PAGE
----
and blizzards. He remained in the Marine Corps after the Korean War and

later served in Vietnam. After retiring from military service in 1972 as

a chief warrant officer, he worked as a benefits counselor for the

Veterans Administration. He is survived by two sons, Harold Jr. and

John, both of Lexington, and three brothers, William and Thomas, both of

Birmingham, and Walter, of Chattanooga, Tenn. Harold Wilson said his

father was a modest man who seldom spoke of what he had done. "He just

did the job he was sent to do," the son said, recalling how a fellow

member of the Marine Corps League, an organization of former Marines,

"said he knew my father for over six months before he found out he won

the Medal of Honor."


Medal of Honor Citation

 

WILSON, HAROLD E.

Rank and organization: Technical Sergeant, U.S. Marine Corps Reserve, Company G, 3d Battalion, 1st Marines, 1st Marine Division (Rein.).

Place and date: Korea, 23-24 April 1951.

Entered service at: Birmingham, Alabama

Born: S December 1921, Birmingham, Alabama

 

Citation:

 

For gallantry and intrepidity at the risk of his life above and beyond the

call of duty while serving as platoon sergeant of a rifle platoon

attached to Company G, in action against enemy aggressor forces on the

night of 23-24 April 1951. When the company outpost was overrun by the

enemy while his platoon, firing from hastily constructed foxholes, was

engaged in resisting the brunt of a fierce mortar, machinegun, grenade,

and small-arms attack launched by hostile forces from high ground under

cover of darkness, T/Sgt. Wilson braved intense fire to assist the

survivors back into the line and to direct the treatment of casualties.

Although twice wounded by gunfire, in the right arm and the left leg, he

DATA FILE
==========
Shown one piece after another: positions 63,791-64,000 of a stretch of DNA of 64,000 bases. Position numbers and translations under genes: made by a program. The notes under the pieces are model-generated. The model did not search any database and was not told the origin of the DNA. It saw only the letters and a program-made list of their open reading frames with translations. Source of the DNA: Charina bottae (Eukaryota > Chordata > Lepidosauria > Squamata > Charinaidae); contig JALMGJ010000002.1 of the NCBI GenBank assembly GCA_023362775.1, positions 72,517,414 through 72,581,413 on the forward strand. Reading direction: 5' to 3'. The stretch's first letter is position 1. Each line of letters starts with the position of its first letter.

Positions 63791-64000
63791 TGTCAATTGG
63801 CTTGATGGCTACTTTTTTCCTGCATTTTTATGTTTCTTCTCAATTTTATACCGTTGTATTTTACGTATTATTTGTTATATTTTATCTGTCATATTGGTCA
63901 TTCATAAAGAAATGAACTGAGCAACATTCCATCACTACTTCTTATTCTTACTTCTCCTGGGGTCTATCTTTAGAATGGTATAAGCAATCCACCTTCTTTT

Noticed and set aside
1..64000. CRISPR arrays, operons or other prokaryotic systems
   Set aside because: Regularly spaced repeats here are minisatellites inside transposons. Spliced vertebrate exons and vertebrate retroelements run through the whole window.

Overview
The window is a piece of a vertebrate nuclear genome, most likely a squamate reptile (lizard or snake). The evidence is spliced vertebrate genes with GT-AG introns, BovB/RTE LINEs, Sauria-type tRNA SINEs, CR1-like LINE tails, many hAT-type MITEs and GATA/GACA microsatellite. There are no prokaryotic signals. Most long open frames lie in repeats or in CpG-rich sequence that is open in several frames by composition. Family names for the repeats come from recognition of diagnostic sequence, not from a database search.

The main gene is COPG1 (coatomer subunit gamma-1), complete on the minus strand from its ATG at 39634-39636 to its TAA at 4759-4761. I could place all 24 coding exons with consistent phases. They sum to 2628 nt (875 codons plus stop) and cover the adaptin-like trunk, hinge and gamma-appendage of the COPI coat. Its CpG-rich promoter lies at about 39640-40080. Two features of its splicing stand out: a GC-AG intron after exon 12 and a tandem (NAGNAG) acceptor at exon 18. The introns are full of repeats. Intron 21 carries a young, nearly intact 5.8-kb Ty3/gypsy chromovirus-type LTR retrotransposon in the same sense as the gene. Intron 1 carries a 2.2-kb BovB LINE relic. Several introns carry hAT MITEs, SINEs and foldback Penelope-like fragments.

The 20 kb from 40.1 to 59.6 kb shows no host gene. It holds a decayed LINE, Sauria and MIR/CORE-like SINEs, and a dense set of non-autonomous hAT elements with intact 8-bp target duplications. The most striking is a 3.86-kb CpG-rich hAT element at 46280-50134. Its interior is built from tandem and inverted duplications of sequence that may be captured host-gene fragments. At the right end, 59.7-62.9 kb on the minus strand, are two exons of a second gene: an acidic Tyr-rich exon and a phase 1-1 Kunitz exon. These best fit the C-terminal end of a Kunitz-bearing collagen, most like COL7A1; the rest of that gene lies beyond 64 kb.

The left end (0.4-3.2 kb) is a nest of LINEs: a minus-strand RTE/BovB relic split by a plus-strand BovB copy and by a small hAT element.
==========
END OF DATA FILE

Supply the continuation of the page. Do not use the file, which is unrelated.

refused medical aid for himself and continued to move about among his

men, shouting words of encouragement. After receiving further wounds in

the head and shoulder as the attack increased in intensity, he again

insisted upon remaining with his unit. Unable to use either arm to fire,

and with mounting casualties among our forces, he resupplied his men

with rifles and ammunition taken from the wounded. Personally reporting

to his company commander on several occasions, he requested and received

additional assistance when the enemy attack became even more fierce and,

after placing the reinforcements in strategic positions in the line,

directed effective fire until blown off his feet by the bursting of a

hostile mortar round in his face. Dazed and suffering from concussion,

he still refused medical aid and, despite weakness from loss of blood,

moved from foxhole to foxhole, directing fire, resupplying ammunition,

rendering first aid, and encouraging his men. By his heroic actions in

the face of almost certain death, when the unit's ability to hold the

disadvantageous position was doubtful, he instilled confidence in his

troops, inspiring them to rally repeatedly and turn back the furious

assaults. At dawn, after the final attack had been repulsed, he

personally accounted for each man in his platoon before walking

unassisted l/2 mile to the aid station where he submitted to treatment.

His outstanding courage, initiative, and skilled leadership in the face

of overwhelming odds were contributing factors in the success of his

company's mission and reflect the highest credit upon T/Sgt. Wilson and

the U.S. Naval Service.


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© 1998 by Neil Mishalov